The Legislature's research office also cited difficulties assessing what drugs each pilot plan covers and comparing the coverage.

An October 2008 report by the Legislature's research office found that pilot plans' lists of participating doctors are not always accurate and can be difficult to search. The state health agency could establish a maximum patient-to-specialty-physician ratio to ensure adequate network capacity, the report said. Disenrollment data collected by state contractors between October 2006 and June 2008 found that 24% of enrollees left a plan because it did not feature a particular primary care or specialty physician.

Although the reform hasn't been as controversial in Duval County as in Broward County, "specialty access is a huge problem," Duval County Medical Society's Millson said.

Some physicians have treated patients only to discover they are not in a plan in which the doctor participates, Dr. Palamara said. Enrollees may have been overwhelmed by the choice of up to 18 pilot plans in Broward County. Duval County has fewer than half as many.

Florida Medicaid Director Dyke Snipes declined to comment on the reports, but he said the pilot needs more time before it can be judged fairly. Reports by the University of Florida, which has a state contract to evaluate the pilot, will guide the Legislature on how to improve the pilot, he said.

Enrollees might not have initially understood the enhanced benefits program. Those who receive recommended preventive care can earn up to $125 a year in credits good for over-the-counter medicine and other health-related products. Enrollees have spent only about $5 million of the $17 million they've earned. But in recent months they have been ramping up their credit usage, Snipes said.

The reform program does have encouraging trends, Snipes said. The percentage of enrollees who did not choose a plan and were automatically enrolled has decreased since 2006.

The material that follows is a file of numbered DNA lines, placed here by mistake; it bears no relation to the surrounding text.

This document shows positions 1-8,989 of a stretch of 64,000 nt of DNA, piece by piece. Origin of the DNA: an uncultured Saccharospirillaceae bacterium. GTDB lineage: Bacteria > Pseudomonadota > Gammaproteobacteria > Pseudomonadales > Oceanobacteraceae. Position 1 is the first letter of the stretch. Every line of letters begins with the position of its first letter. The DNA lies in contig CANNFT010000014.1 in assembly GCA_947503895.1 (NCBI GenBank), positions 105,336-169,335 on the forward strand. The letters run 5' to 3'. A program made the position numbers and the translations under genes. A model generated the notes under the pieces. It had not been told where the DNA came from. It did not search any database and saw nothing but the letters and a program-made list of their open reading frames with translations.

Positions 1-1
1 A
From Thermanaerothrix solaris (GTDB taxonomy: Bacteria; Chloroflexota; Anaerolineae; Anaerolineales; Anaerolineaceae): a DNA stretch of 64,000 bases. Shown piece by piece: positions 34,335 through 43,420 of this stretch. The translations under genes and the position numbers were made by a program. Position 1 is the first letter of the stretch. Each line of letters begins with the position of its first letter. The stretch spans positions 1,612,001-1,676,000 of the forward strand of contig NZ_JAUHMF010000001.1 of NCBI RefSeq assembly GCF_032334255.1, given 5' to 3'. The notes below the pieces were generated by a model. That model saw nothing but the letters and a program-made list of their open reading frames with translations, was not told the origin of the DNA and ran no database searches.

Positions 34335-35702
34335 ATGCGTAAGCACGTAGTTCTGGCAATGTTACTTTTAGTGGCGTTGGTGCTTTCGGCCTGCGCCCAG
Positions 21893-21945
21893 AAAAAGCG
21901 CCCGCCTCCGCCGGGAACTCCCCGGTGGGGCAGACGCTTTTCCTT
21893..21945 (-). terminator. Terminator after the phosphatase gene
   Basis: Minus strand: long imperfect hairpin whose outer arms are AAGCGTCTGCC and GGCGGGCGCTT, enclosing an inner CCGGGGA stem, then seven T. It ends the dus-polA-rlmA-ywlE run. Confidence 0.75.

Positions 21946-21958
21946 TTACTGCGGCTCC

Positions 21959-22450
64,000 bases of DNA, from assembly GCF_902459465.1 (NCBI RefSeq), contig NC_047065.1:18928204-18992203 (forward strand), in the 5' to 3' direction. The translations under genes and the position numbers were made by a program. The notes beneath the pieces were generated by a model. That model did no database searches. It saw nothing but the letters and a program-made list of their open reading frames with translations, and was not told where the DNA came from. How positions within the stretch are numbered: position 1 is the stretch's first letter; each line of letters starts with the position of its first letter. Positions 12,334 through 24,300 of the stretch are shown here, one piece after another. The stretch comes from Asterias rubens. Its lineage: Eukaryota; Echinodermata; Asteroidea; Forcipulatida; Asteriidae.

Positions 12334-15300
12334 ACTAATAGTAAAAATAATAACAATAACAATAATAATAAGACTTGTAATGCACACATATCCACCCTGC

Florida Assn. of Health Plans did not return calls seeking comment.

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Patient-directed care in Florida

Florida's pilot Medicaid reform project aims to have enrollees take charge of their health care while offering them benefit package choices, advice on selecting plans and financial incentives for seeking preventive care. The reform began in two counties on July 1, 2006, and was expanded to three additional counties one year later. The pilot project offers:

  • Customized benefit packages. Some have services not provided by the state's traditional Medicaid program, such as adult preventive dental care, over-the-counter drug coverage and nutrition therapy.
  • "Choice counseling." Advisers are available by phone or in person for enrollees with questions about the health plans.
  • Credits of up to $125 a year per enrollee for keeping up with immunizations, mammograms, colorectal screenings and other recommended care. Enrollees can also earn credits for participating in wellness programs, such as weight-loss and smoking-cessation classes. Credits are good for products such as over-the-counter medicine, skin lotion and diapers.
  • Statewide low-income pool to assist hospitals, health centers and physicians who care for the uninsured. Counties, hospital taxing districts and other state agencies provide the bulk of the funding, which totals $1 billion annually.

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External links

Florida Agency for Health Care Administration's index of Medicaid reform reports (link)

Florida Legislature Office of Program Policy Analysis and Government Accountability's reports on the state's pilot Medicaid reform (link)